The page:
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Extreme weather: dealing with the consequences


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Extreme weather: dealing with the consequences

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Reacting adequately to extreme weather can be crucial to saving lives and limiting damages to roads and infrastructure in general.

In Porvoo, near the Finnish capital Helsinki, firemen are taking part in an emergency exercise as part of a European Union project aimed at developing risk management when dealing with the consequences of extreme weather conditions.

Using vehicles equipped with a saw and special hooks, they safely cut and remove the trees quickly.

“This technology has been used in foresting, logging and so on for many years but we just noticed that it can be used in rescue services as well,” explains Peter Johansson of the
Fire and Rescue Services Department. “We are using this kind of equipment also in house fires, wherever we need to remove, for instance, a roof from a burning house.”

In Central and Northern Europe, extreme snowfall, storms or sub-zero temperatures can damage forests and infrastructure like power lines causing considerable economic loss. The aim is to develop a systematic risk management framework as well as tools to enhance the security of Europe’s infrastructure network.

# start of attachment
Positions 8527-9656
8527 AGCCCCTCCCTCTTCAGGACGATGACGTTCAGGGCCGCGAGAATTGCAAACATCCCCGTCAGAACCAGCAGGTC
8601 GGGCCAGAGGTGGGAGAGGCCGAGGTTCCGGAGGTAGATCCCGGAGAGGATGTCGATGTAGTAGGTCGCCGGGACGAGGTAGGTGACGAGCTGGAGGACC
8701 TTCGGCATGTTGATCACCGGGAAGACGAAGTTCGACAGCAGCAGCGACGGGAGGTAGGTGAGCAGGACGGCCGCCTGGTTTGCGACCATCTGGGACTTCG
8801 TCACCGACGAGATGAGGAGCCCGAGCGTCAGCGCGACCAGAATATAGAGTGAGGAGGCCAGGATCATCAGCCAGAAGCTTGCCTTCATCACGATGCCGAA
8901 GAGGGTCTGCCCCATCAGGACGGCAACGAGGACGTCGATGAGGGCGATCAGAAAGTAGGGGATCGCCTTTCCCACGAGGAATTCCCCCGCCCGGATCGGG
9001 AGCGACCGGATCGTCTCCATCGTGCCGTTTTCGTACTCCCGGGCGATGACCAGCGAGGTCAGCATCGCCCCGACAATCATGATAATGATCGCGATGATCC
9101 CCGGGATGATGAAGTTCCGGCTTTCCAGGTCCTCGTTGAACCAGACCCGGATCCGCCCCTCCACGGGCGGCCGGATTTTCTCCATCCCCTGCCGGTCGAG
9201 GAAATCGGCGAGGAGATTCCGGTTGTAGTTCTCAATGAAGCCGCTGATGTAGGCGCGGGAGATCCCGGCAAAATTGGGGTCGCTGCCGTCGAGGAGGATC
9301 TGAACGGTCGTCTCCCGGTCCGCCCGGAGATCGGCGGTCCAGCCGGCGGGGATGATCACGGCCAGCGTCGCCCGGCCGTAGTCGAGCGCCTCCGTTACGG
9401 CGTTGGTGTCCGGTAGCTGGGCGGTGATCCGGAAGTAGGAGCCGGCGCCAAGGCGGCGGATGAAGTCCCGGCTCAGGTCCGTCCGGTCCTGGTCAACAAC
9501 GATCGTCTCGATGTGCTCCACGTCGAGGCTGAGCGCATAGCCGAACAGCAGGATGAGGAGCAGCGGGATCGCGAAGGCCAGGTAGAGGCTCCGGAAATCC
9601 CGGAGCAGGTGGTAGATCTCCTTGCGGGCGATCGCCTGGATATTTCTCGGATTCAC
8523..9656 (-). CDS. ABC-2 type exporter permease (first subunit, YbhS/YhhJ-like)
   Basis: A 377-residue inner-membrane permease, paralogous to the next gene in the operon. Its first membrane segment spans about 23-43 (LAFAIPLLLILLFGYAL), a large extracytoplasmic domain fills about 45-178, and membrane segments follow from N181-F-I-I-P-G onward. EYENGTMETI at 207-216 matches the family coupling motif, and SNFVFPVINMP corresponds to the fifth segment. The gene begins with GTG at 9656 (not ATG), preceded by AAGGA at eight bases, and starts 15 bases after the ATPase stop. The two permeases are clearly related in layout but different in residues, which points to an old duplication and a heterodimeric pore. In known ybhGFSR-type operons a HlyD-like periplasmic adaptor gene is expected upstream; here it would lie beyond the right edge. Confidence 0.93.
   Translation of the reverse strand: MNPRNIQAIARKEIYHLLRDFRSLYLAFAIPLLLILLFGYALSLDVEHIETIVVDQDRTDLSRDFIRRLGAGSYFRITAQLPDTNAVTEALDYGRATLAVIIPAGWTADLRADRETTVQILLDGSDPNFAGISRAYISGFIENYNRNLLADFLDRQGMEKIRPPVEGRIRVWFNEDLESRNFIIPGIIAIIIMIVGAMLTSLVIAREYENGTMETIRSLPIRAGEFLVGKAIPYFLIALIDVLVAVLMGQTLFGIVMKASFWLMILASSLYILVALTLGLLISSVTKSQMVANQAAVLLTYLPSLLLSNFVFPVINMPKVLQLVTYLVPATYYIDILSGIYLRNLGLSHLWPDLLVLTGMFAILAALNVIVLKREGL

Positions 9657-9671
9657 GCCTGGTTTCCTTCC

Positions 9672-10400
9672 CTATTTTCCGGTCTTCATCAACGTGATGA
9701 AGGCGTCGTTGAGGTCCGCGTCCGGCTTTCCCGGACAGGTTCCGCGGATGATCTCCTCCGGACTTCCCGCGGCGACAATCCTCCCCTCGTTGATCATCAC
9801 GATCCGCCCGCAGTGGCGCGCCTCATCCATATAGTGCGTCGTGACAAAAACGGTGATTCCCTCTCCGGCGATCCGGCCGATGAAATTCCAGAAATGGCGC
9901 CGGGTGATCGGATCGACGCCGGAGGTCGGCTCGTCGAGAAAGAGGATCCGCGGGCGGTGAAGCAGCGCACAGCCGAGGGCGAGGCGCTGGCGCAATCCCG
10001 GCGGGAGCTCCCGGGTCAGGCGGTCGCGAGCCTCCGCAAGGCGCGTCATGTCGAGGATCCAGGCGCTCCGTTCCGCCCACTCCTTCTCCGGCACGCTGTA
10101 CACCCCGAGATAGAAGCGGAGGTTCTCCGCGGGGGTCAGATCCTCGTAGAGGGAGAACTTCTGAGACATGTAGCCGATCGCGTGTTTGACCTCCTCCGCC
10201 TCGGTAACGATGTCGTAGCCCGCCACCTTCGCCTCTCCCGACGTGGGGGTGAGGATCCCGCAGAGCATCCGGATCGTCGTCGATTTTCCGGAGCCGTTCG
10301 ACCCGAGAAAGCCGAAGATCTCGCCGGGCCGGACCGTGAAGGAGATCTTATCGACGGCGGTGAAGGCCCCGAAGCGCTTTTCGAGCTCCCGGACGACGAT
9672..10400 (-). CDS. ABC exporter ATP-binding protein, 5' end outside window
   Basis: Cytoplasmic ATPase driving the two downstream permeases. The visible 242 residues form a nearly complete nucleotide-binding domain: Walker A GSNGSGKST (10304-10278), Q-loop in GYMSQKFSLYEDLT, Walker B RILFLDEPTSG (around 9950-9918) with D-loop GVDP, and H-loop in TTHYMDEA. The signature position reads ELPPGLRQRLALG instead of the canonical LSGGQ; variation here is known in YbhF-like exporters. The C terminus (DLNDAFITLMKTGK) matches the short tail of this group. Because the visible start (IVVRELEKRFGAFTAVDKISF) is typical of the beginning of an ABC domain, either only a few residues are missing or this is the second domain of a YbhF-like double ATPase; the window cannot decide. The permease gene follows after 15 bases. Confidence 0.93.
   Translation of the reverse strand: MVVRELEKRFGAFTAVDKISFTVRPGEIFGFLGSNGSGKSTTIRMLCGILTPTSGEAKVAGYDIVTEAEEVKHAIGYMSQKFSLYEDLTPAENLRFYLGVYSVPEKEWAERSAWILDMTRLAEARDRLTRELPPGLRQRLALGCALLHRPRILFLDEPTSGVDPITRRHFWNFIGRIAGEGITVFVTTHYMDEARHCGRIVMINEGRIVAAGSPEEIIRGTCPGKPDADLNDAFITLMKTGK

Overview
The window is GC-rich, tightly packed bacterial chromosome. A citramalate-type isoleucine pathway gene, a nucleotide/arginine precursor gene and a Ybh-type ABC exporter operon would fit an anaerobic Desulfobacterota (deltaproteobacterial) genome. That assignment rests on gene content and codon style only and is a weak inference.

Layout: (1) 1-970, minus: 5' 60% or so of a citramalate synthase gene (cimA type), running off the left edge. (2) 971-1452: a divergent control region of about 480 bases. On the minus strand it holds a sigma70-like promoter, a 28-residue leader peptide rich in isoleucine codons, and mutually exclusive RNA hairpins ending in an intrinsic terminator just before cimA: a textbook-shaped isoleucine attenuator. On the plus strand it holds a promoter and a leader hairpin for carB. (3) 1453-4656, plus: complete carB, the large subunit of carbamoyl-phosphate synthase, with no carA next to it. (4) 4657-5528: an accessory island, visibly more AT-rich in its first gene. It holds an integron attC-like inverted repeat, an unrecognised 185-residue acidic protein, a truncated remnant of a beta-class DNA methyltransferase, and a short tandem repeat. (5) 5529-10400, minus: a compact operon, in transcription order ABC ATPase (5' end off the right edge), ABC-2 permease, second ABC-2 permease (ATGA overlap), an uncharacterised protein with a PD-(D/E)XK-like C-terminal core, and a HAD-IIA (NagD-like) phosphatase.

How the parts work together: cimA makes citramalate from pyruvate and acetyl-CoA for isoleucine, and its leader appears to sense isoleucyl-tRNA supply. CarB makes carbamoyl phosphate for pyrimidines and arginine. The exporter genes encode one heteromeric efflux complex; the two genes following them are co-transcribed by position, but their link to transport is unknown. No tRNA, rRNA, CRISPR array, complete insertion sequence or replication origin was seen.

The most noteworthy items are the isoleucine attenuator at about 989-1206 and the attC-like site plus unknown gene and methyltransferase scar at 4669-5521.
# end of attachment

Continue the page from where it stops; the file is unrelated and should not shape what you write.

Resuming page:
“With the RAIN Project, we try to help the rescue services and civil protection to improve their effectiveness and efficiency in their operations,” says RAIN Project Partner, Timo Hellenberg.

Helsinki’s central market square was flooded in 2005. As part of the EU-backed project, the Finnish capital is building pedestrian paths just over a meter above ground level. They act as flood barriers and flood gates, that can be opened to allow melting snow water to flow out to sea.

“By creating this sidewalk, we prevent the housing area from flooding. So, instead of protecting each house separately, we can protect huge areas by doing these quite simple embankments,” explains Ville Estlander of the Fire and Rescue Services.

The challenge is on to obtain improved weather forecasts and data on how infrastructure reacts under extreme weather conditions, expected to become more frequent in the future due to climate change.

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